filter monad

Let SemiLatSemiLat be the category of meet-semilattices (i.e., posets admitting finite meets); equivalently, the category of idempotent commutative monoids. Regarding Sierpinski space 2={01}\mathbf{2} = \{0 \leq 1\} ambimorphically either as a topological space or as a meet-semilattice, i.e., an internal idempotent commutative monoid in TopTop seen as a dualizing object, there is a pair of adjoint functors given by homming into 2\mathbf{2},

TopTop(,2) opSemiLat opSemiLat opSemiLat(,2)Top.Top \stackrel{Top(-, \mathbf{2})^{op}}{\to} SemiLat^{op} \;\; \dashv \;\; SemiLat^{op} \stackrel{SemiLat(-, \mathbf{2})}{\to} Top.

In more detail: for a space XX, the set of continuous maps X2X \to \mathbf{2} is naturally identified with the set of open subsets, i.e., the topology 𝒪(X)\mathcal{O}(X) (where the pointwise meet-semilattice structure on hom(X,2)\hom(X, \mathbf{2}) coincides with the meets defined by intersection on 𝒪(X)\mathcal{O}(X)). For a meet-semilattice LL, the set SemiLat(L,2)SemiLat(L, \mathbf{2}) is topologized as a subspace of the product space 2 |L|\mathbf{2}^{{|L|}}, a product of |L|{|L|} copies of Sierpinski space. The adjunction says that there is a natural bijection

LTop(X,2)XSemiLat(L,2)\frac{L \to Top(X, \mathbf{2})}{X \to SemiLat(L, \mathbf{2})}

between semilattice maps above and continuous maps below.

The filter monad is the monad FiltFilt on TopTop induced by this adjunction. (Compare ultrafilter monad.)

For a space XX, Filt(X)Filt(X) is the set of meet-preserving maps 𝒪(X)2\mathcal{O}(X) \to \mathbf{2}. This is in natural bijection with subsets of 𝒪(X)\mathcal{O}(X) that are upward-closed and closed under finite intersections, i.e., filters in 𝒪(X)\mathcal{O}(X). The unit of the monad evaluated at XX is u X:XFilt(X)u_X: X \to Filt(X), taking xXx \in X to the filter u X(x)u_X(x) of open sets containing xx.

We can read off the multiplication mm on the filter monad directly from this description. For ΦFilt(Filt(X))\Phi \in Filt(Filt(X)), we have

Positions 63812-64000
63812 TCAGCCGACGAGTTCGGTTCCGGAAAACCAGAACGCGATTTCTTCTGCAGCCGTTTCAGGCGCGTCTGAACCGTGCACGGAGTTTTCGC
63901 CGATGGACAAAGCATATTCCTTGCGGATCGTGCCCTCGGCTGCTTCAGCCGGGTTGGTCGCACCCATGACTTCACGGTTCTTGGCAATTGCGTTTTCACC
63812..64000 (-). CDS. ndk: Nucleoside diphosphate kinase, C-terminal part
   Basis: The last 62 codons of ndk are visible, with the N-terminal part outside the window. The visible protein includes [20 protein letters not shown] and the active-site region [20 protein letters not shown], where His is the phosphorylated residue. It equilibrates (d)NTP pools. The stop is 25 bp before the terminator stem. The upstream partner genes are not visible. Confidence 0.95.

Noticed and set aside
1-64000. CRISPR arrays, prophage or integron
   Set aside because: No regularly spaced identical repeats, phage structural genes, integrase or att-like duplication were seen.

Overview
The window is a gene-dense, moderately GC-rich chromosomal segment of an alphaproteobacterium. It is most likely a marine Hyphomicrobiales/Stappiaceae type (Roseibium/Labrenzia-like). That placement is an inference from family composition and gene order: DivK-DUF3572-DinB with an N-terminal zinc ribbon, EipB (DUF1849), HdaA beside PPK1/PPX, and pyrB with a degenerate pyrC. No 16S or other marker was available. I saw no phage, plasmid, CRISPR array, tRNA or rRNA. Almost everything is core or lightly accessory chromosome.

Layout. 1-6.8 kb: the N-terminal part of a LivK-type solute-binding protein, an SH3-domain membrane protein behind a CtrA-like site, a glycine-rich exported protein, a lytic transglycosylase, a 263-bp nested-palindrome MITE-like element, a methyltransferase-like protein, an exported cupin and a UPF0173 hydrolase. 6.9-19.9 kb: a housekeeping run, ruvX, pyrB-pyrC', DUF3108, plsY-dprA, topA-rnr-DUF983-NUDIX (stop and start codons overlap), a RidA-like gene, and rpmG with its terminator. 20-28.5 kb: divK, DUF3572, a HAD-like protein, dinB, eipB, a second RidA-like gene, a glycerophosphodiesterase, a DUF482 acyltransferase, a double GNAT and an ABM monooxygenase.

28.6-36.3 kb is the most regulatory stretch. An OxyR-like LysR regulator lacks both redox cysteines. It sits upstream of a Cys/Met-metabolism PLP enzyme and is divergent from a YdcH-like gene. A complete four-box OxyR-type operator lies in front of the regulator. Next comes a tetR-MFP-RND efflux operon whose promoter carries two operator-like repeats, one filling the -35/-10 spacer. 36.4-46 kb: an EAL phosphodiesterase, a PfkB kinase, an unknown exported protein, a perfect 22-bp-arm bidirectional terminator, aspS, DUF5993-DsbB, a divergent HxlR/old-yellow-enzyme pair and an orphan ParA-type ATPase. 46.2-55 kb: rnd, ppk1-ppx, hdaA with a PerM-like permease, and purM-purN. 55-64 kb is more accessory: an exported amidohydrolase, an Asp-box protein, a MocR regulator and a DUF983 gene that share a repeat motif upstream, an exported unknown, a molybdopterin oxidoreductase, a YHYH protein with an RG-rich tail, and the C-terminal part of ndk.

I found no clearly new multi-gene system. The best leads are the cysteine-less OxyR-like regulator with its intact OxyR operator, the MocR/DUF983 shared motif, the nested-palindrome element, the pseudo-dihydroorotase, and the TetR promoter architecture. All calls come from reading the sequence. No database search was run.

μ X(Φ){U:𝒪(X)|{F:Filt(X)|UF}Φ}.\mu_X(\Phi) \coloneqq \{U:\mathcal{O}(X)\; |\; \{F: Filt(X)\; |\; U \in F\} \in \Phi\}.

However, there is another description often encountered in the literature:

μ X(Φ)={𝒰:𝒰Φ}.\mu_X(\Phi) = \bigcup \{\bigcap \mathcal{U}: \mathcal{U} \in \Phi\}.

To see {𝒰:𝒰Φ}μ X(Φ)\bigcup \{\bigcap \mathcal{U}: \mathcal{U} \in \Phi\} \subseteq \mu_X(\Phi), suppose U{𝒰:𝒰Φ}U \in \bigcup \{\bigcap \mathcal{U}: \mathcal{U} \in \Phi\}, i.e., suppose there is 𝒰\mathcal{U} with 𝒰Φ\mathcal{U} \in \Phi and U𝒰U \in \bigcap \mathcal{U}. Then UFU \in F for all F𝒰F \in \mathcal{U}, and since already 𝒰Φ\mathcal{U} \in \Phi, we see {FFilt(X):UF}Φ\{F \in Filt(X): U \in F\} \in \Phi by upward closure of Φ\Phi. Hence Uμ X(Φ)U \in \mu_X(\Phi).

To see μ X(Φ){𝒰:𝒰Φ}\mu_X(\Phi) \subseteq \bigcup \{\bigcap \mathcal{U}: \mathcal{U} \in \Phi\}, suppose Uμ X(Φ)U \in \mu_X(\Phi), and then put 𝒰={F:Filt(X)|UF}\mathcal{U}' = \{F: Filt(X)\; |\; U \in F\}. Then 𝒰Φ\mathcal{U}' \in \Phi, and U𝒰U \in \bigcap \mathcal{U}' by definition, so U{𝒰:𝒰Φ}U \in \bigcup \{\bigcap \mathcal{U}: \mathcal{U} \in \Phi\}.

Last revised on July 17, 2014 at 03:34:57. See the history of this page for a list of all contributions to it.